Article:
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How to find your next top sales performer

Updated on September 27, 2011

The hiring of effective salespeople has always been more challenging than the recruitment of general workforce positions, and it’s an issue recognised by every size and type of organisation.

Recruiting for sales positions generally assumes a higher importance for many organisations, as successful sales people can have an almost immediate impact on revenue, profitability and market share.

There are several reasons for the difficulty in recruiting salespeople although what many employers perceive as the major challenge in sales recruitment (being “bluffed” by a polished performer) is in fact a much easier problem to avoid than some of the other challenges.

So exactly what are these challenges and how can employers manage these for success?

1. Scarcity.

In simple terms, good salespeople are scarce. That’s because most of them are born and not made (more on this later). Scarcity means they are in high demand and can often choose who they work for. Providing you have interesting products or services to sell, you will need to ensure you can offer a competitive salary and know how to “sell” your benefits as an employer. This is a planning and preparation issue that will impact on your advertising (attraction) strategy. Be prepared before you get underway.

2. Qualifications.

While there are any number of short courses to learn the art of selling – or more correctly, teach the selling process and some of the practices required, most business managers would accept that you can’t “create” a salesperson in the same way that you can create a carpenter or an accountant.

Sales success comes down to possessing several “soft skills” or attributes which can’t be taught to any real extent. While we will discuss this in more detail later, the point remains that you can’t advertise for a salesperson expecting them to show up with their academic qualifications to perform the job. On that basis, this area holds very little merit for the employer.

3. Confirming their track record.

This is where you – as the employer, begin to gain some traction in your ability to identify proven sales performers.

What we’re talking about here is reference checking. While this would occur after the interview (refer next step) here are some key areas to focus on.

Firstly, it’s critical to identify what amount of the “sales achievement” can be attributed to the individual salesperson. For example, ask questions that discern what their individual sales budget was and how the customer relationship was built and managed ie: did they find specific customers themself, or were the customers already on-board. If it’s the latter, the salesperson may be more of an account manager than a business developer. Be sure also to separate out any team effort and look for what amount of the sales performance they can rightly claim as their own.

Above all, look for proof that the salesperson built revenue and/or market share. Holding the fort isn’t enough. If they don’t have a proven record of growing revenue, there’s cause for concern.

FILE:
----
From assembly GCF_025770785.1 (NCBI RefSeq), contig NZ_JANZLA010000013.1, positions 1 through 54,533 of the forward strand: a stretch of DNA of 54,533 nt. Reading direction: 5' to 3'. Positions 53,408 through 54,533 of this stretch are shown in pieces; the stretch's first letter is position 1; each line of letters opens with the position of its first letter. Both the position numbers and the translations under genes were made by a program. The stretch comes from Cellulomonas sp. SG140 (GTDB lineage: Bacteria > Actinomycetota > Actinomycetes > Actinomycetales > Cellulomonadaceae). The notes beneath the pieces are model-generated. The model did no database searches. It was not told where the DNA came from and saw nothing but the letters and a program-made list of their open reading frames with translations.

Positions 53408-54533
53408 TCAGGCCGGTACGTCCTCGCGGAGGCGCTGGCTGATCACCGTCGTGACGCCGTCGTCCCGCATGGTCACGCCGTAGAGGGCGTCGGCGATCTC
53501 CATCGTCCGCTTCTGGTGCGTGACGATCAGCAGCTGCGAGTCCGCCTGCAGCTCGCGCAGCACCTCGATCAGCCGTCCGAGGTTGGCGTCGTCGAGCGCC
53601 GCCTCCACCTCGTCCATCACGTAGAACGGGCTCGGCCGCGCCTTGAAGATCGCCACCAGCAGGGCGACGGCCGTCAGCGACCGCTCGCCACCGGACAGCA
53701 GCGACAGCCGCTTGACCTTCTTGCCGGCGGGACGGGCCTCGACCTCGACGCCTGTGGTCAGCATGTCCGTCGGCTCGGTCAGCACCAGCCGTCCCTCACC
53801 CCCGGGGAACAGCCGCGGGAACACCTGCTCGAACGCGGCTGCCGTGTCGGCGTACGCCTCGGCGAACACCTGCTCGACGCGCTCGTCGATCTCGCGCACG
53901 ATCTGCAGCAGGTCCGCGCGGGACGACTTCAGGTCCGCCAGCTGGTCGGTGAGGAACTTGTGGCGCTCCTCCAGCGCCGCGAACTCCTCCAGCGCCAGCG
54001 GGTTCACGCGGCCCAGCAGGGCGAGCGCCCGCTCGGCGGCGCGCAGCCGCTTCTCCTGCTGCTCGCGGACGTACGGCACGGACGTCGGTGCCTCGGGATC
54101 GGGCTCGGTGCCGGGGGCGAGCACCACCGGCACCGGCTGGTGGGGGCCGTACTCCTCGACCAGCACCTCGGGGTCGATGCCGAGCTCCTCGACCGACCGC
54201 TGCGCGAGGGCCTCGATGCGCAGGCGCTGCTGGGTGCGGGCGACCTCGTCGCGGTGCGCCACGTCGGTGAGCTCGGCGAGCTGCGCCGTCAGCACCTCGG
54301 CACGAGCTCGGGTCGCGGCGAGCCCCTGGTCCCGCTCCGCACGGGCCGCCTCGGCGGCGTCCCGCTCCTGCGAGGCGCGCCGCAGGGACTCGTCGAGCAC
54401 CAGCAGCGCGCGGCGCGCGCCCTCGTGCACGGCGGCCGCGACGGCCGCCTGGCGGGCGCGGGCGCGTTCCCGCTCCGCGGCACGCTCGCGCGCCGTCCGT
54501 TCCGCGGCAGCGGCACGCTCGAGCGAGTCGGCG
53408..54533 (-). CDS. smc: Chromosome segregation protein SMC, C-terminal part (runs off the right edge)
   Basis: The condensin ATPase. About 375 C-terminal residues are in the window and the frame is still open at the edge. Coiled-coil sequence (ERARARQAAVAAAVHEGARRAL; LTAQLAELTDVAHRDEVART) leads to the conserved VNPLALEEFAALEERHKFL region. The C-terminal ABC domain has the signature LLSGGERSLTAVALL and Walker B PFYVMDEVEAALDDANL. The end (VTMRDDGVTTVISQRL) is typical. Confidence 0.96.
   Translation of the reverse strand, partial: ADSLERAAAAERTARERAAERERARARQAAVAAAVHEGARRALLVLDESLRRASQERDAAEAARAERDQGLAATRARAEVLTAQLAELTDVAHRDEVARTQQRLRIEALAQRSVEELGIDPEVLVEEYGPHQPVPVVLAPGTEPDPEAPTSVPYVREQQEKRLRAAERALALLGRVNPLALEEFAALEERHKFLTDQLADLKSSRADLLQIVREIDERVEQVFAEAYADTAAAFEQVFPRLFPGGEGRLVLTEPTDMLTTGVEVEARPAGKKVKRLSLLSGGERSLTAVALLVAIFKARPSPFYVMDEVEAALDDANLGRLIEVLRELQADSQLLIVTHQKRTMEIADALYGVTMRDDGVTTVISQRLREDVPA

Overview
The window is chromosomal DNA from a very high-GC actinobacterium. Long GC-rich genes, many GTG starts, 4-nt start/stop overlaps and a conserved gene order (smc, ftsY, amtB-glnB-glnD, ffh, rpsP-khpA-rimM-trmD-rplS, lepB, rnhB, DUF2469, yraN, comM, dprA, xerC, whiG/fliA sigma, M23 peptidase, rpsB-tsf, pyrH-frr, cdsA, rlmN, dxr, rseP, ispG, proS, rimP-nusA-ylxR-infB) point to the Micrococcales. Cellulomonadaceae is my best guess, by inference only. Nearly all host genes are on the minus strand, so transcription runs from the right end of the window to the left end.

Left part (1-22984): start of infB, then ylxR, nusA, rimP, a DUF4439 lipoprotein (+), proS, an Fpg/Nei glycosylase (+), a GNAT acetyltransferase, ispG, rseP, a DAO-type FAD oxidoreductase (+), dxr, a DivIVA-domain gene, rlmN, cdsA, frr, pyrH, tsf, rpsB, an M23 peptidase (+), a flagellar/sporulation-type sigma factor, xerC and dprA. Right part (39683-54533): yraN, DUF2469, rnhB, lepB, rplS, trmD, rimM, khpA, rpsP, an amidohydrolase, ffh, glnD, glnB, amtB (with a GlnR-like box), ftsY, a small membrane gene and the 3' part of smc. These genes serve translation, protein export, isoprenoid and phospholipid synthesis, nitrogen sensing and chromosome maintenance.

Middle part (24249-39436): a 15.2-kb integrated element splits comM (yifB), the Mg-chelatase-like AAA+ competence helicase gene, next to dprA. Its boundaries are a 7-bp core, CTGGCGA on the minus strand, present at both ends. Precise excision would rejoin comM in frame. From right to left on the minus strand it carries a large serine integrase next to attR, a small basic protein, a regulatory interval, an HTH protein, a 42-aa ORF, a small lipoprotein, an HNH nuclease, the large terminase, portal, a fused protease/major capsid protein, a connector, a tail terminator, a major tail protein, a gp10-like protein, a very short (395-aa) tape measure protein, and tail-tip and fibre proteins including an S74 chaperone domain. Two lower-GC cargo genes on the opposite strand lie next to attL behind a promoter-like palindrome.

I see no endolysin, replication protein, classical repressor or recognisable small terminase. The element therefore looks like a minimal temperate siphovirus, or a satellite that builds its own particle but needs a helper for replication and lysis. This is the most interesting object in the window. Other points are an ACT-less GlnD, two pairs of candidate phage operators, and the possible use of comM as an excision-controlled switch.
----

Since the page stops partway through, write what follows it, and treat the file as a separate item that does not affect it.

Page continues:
4. Interviewing and “bluffing”

This is where many of the hiring mistakes are made by business managers.

It is particularly the case where the hiring manager is from a non-sales background and therefore less familiar with the sales process.

Most salespeople present well, are better than average communicators, and can develop rapport quite easily. All of this provides them with an advantage in an interview situation (particularly where the interview is unstructured).

The main issue arises when the hiring manager is impressed by one or all of these factors and fails to look “underneath the suit” to see the real person.

So how does the employer remove these factors and look to what the real level of sales performance is likely to be?

5. The ideal skill set for selling.

There are several key skills (or attributes) that successful salespeople posses and qualifying these attributes is easier than you might think.

Many successful salespeople have a wide range of skills however the majority are known to perform strongly in two key areas. The first area may broadly be termed people skills, with the second area based on effort and output.

Looking at these two groups more closely, we find that successful salespeople are:

  • Very sociable
  • Influential
  • Have good “people skills” – empathy, understanding and rapport building.

In addition, they also tend to be:

  • Highly competitive
  • Energetic
  • Proactive
  • Ambitious
  • Conscientious

6. Identifying real sales performers with a simple on-line test.

Much of the difficulty in qualifying salespeople is tied up in interviewing and confirming past performance. This problem is exacerbated when the hiring manager hails from a non-sales background.

With all these factors in play, using a psychometric test known to check for these critical sales attributes is a simple, fast and cost-effective way of qualifying shortlisted sales candidates.

It is recommended that preferred candidates are interviewed first, and the psychometric test is issued as the second step in your process.

Reference checking should be the third and final step in your recruitment process.

The author of this original article is Gary Costa, Managing Director of StaffMatcher

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